Margo Sullivan painting planters in the backyard.

Kristen and Margo took a stab at going green with an herb garden last year. Margo painted a pretty floral scene on the front of our new planter and they tended to it dutifully. It was a worthy quarantine hobby and we enjoyed clipping our own basil, rosemary, thyme and mint for cooking. But the sun and rain gradually wore the planter down. It buckled and ultimately collapsed under the weight of the soil. We salvaged the painted panel but our foray into sustainability proved unsustainable.

Sometimes I feel like that planter was a metaphor for our school situation. The year of virtual learning has left us a bit wobbly. The kids are questioning everything, particularly when the nearest adult moderator is woefully unqualified.

Margo: Why do we even have to learn this? Do adults ever stand around talking about mitochondria?

Me: Oh sure. We talk about it all the time.

Margo: Do you even know what mitochondria is?

Me: Of course. It’s like, teeny-tiny chondria, right…?

Margo: (eyeroll)

A degree of skepticism is always expected but this prolonged arrangement has tested all sorts of boundaries. I’m reminded of my freshman year in college where every class presented a test of newfound free will. The early morning history of architecture lecture seemed particularly optional when my roommate kept me up playing Steely Dan CD’s until 4 a.m. Intro to philosophy or afternoon wiffle ball on the quad? That hardly seems a fair decision to present to an 18-year-old. So, I understand the burden of perceived choice when in fact, there should be no choosing. I just wish my kids had to wait at least until college to develop these bad habits.

Elliott finally resumed some in-person learning this month. It’s a welcome change after a year of waking at 8:58 for a 9 a.m. start to a day of staring at his laptop and couch surfing through breaks. It is only half day, two days a week and three of his four “in-person” teachers are still virtual, but just the walk to school and seeing some old friends seems worth it. Yesterday we got an unprecedented email from his ELA teacher praising his participation in class. We mentioned it and he shrugged: “It’s so boring – I can’t look at my phone or anything so there is nothing else to do but my work!” Uh huh.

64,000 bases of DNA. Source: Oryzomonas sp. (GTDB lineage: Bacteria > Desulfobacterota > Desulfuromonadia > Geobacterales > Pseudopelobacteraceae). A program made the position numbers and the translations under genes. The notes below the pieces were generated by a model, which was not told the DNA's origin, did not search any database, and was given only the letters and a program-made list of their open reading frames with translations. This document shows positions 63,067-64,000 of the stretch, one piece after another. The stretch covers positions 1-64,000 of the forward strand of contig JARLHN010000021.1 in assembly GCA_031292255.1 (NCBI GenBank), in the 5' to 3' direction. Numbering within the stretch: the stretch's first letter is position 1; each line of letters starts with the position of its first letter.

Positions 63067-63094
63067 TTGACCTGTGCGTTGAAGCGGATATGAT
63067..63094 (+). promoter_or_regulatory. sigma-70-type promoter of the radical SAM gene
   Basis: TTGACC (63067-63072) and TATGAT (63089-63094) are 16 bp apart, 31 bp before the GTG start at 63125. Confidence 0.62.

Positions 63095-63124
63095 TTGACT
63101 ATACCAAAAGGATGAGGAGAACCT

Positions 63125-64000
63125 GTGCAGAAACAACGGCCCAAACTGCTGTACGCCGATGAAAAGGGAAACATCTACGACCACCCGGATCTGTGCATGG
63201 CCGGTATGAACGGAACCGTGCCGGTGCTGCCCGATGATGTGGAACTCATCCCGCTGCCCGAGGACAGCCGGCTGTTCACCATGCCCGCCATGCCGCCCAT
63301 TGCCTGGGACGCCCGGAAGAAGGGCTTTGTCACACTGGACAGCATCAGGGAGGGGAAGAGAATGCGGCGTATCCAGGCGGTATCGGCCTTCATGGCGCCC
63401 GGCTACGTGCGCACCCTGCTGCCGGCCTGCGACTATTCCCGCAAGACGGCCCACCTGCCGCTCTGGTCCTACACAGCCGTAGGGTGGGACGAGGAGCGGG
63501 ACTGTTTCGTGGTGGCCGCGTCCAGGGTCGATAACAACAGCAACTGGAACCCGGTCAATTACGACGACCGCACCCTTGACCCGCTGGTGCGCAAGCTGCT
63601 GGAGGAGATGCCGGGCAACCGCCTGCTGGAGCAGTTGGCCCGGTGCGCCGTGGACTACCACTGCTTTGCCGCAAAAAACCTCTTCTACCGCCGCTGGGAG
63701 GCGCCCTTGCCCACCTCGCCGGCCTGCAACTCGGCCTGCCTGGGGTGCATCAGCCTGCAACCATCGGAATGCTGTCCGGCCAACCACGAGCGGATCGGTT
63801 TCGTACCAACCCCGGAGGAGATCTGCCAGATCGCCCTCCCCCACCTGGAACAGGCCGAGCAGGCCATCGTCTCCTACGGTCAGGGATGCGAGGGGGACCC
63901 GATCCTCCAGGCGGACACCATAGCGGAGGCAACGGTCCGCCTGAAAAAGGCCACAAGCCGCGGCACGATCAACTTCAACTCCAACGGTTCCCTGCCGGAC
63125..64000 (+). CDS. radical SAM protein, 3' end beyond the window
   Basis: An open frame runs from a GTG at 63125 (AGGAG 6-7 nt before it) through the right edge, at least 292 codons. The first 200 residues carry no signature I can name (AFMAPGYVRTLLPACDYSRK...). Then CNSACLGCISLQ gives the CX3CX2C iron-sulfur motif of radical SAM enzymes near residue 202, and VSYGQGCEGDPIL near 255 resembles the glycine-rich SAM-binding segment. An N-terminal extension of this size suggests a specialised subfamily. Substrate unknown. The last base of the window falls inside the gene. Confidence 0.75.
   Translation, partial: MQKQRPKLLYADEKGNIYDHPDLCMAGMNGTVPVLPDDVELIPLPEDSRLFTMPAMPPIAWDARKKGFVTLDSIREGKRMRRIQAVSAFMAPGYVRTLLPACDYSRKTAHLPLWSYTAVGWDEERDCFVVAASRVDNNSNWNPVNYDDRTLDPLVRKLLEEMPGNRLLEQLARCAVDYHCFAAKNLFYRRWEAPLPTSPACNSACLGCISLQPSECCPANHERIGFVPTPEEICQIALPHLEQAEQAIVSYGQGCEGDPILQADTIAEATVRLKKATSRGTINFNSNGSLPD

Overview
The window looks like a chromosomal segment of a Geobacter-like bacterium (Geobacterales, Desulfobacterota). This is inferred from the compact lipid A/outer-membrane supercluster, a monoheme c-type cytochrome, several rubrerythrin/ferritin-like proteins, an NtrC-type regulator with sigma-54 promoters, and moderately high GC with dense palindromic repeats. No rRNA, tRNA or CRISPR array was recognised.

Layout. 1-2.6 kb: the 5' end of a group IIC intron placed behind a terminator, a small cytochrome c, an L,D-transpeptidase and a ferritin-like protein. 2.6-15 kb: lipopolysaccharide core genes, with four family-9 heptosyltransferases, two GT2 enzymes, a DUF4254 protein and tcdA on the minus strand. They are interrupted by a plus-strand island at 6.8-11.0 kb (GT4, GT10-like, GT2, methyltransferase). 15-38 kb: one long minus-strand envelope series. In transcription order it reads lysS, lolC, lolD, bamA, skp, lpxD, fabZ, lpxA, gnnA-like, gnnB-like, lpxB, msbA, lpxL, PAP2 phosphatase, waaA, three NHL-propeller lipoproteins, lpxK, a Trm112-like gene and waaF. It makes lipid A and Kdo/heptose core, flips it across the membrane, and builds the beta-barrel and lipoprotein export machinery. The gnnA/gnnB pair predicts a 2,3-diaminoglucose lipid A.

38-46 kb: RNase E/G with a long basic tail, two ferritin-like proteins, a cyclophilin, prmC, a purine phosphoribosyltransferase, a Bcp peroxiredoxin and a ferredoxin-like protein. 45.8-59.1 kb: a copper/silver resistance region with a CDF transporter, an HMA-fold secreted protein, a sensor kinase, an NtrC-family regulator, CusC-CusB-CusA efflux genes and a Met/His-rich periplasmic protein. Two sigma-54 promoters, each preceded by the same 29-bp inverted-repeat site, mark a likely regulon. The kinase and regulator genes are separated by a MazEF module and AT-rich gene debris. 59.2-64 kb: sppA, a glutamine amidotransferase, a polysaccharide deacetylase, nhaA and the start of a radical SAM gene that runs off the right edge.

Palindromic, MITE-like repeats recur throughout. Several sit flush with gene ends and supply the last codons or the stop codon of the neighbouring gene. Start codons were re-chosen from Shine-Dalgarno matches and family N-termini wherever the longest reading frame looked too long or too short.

He has grown roughly three feet this past year and his hair has gotten curlier. His voice changed and he has braces now. He kicks my butt in driveway basketball while wearing my t-shirts. I figured Elliott’s classmates would be surprised when they saw him, but he says a lot of kids shot up while stuck at home this past year. At least subconsciously, eighth graders must be realizing that for a year where everything was cancelled, a lot has happened.

Margo resumed in-person school in late January – just the mornings, then home for lunch and back online for afternoon classes. Complaining about the protocols of the new arrangement seems to be her favorite pastime. We relented and offered her St. Patrick’s Day off to bake Irish Soda Bread and relax but once her bluff was called, she decided to go anyway. I’m really proud of both of them. This hasn’t been easy for anyone.

Kristen and I see value in getting back in the classroom versus the slow spiral of virtual school but a measure of mental anguish accompanies EVERY. SINGLE. DAY. Talk about unsustainable. This final stretch is still daunting but hopefully, we can hit the reset button this summer. We did buy a new cedar planter though. Margo is painting a mountain scene on the front panel and we’ll seal the wood this time for more durability. Our compost bin is ready to deliver what Margo calls “special soil” and worms. It feels like a new beginning – maybe even some tomatoes! But I don’t want to jinx anything.

Tim Sullivan grew up in a large family in the Northeast and now lives with his small family in Oakhurst. He can be reached at

Tim Sullivan

Tim Sullivan is an award-winning columnist who writes about family life and thinks everything is at least a little funny.